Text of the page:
The D3300 has an eleven-point auto-focus system. I prefer something a little more robust, but I really can't complain at the results. Nikon has done an excellent job of getting the most out of it. I had no problems using this camera to capture moving objects, including young kids playing sports. A feature that is not included that should have been is focus-peeking.
A Football Dream - Stallion Springs, California
There are four auto-focus modes available: single-point, dynamic-area, auto-area, and 3D-tracking. You also choose between auto-focus-single, Auto-focus-continuous and auto-focus-automatic. Everything works well, but when you want to change the settings you have to jump through menus to make it happen.

Auto-white-balance works as one would expect: perfect in normal lighting conditions, and hit-and-miss in unusual or mixed lighting. Most of the time it is spot on.

The camera is quite fast. Start up time is almost instantaneous. Focus is quick as long as the lens is also quick. The camera can capture up to five frames-per-second, which is more than enough for most people. JPEGs are written to the card almost as fast as they're captured, while RAW seems to take a couple of seconds.
Building Clouds Over Cummings Mountain - Stallion Springs, California
The light meter on the D3300 is accurate. I think, if anything, it tends to underexpose by 1/3 stop, which is no big deal because exposure compensation is simple.

Dynamic range on the D3300 is quite good. You might think that so many light-sensing "pixels" on an APS-C sized sensor would negatively effect this, but you'd be wrong. The dynamic range on this camera is similar to several more expensive APS-C models with lower pixel counts, and it is even up there with many older full-frame DSLRs and even a couple medium-format cameras. Are there cameras with a better dynamic range? Absolutely, but those cameras are often expensive.

Colors on the D3300 are accurate and natural. For JPEGs there are six options (all of which are customizable): standard, vivid, neutral, monochrome, portrait and landscape. Switching these takes a few button presses.
A September Sunset - Stallion Springs, California
The viewfinder on the D3300 is bright and provides 95% coverage. It is a pentamirror (as opposed to a pentaprism), but it is plenty sufficient for its purpose. LEDs light up to show the auto-focus points and all necessary exposure information is provided.

There is a pop-up flash built into the camera. I used it as a fill-flash a couple of times, and it worked as one would expect it to work. If you plan to use a flash regularly, you might want to consider a good external flash.

There are two features that I think should always be enabled: Active D-Lighting and Auto Distortion Correction. Active D-Lighting is basically a trick that the camera uses to prevent clipped highlights. It works pretty well, assuming that you have a good exposure to begin with. Auto Distortion Correction automatically corrects lens distortion from Nikkor lenses. It makes strait lines strait, and does a good job of it.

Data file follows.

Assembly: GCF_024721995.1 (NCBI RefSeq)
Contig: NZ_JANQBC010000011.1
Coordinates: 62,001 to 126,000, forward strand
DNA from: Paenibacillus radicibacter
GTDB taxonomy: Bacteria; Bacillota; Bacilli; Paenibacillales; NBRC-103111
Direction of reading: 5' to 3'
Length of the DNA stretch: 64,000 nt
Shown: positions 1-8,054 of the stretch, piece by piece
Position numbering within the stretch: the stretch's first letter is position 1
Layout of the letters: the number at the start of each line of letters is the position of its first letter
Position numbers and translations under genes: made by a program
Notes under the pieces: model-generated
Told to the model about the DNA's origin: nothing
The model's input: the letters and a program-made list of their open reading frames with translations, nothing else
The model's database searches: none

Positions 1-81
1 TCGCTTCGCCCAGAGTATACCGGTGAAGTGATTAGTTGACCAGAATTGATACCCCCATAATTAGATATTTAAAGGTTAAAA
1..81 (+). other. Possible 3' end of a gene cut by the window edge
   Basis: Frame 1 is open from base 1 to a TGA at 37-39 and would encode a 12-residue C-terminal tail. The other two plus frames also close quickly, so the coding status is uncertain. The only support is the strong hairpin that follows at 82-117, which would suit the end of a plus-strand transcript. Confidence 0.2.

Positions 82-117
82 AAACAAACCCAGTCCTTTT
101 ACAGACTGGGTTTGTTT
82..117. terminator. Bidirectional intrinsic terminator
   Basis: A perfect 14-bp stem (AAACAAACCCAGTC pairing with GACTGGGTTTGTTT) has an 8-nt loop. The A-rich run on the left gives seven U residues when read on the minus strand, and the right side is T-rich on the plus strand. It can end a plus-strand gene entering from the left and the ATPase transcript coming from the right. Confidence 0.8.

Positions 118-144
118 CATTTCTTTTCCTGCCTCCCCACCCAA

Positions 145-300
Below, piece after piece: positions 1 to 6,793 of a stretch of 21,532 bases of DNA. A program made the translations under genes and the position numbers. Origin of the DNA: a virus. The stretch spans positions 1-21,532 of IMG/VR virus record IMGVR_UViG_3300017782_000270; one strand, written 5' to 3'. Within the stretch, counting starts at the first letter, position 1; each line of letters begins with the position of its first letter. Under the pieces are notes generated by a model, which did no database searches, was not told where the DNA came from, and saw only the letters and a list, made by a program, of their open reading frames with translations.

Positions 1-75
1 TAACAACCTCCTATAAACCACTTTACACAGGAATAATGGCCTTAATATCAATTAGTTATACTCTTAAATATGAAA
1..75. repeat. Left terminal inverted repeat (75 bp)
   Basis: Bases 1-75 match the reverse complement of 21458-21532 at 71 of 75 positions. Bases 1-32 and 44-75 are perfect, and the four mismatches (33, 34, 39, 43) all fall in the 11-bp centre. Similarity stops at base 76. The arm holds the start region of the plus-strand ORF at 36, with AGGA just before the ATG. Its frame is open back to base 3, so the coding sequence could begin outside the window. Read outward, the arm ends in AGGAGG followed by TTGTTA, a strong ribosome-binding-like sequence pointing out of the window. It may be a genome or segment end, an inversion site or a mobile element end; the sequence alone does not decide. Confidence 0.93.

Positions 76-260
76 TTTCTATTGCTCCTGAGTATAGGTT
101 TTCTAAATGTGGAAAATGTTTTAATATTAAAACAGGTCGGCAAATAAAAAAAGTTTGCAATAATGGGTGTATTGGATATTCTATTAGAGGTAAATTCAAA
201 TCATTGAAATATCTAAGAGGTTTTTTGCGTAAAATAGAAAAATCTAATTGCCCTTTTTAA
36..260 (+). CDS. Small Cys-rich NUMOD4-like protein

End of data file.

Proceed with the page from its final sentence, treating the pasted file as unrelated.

Country Panorama - Stallion Springs, California
The D3300 has a panoramic mode that works well. It captures a series of images as you "sweep" the camera and then stitches them together to create a long photograph. I couldn't find any artifacts or weird lines to indicate where the images were stitched.

Live View, which raises the mirror and shows a live image directly from the sensor, is slow. If you need to capture a photograph from an unusual angle this feature can be beneficial, otherwise it should be avoided. Another reason to use Live View is for long exposures. Because the mirror is raised, you don't have to worry about the tiny movement from the mirror causing slight blurring.

The 3" LCD screen on the back of the camera is bright and colorful. It's a pretty good screen overall. In bright-light situations glare can be a problem, but no more than on other cameras.
Train In The Desert - Mojave, California
The battery lasts forever. I captured over 300 images on the first charge, and the battery indicator still hadn't budged. Nikon claims that you can capture 700 images with a fully charged battery.

You can capture 1080p 60 frames-per-second HD video with the D3300. Auto-focus in video mode never works well on DSLRs, so be prepared to manually focus. Audio is mono, but there is a stereo jack if you have a microphone.

What is missing? The LCD screen doesn't swivel. The camera is not weather sealed. There is no built-in auto-focus motor (you must use motorized lenses for auto-focus to work). There is only one memory card slot. There are no programmable buttons (such as "U1" and "U2"). The camera does not bracket, nor does it do HDR. No depth-of-field preview. No WiFi or GPS. If those things are important to you, this may not be the camera for you. For me, they're (mostly) unnecessary extras.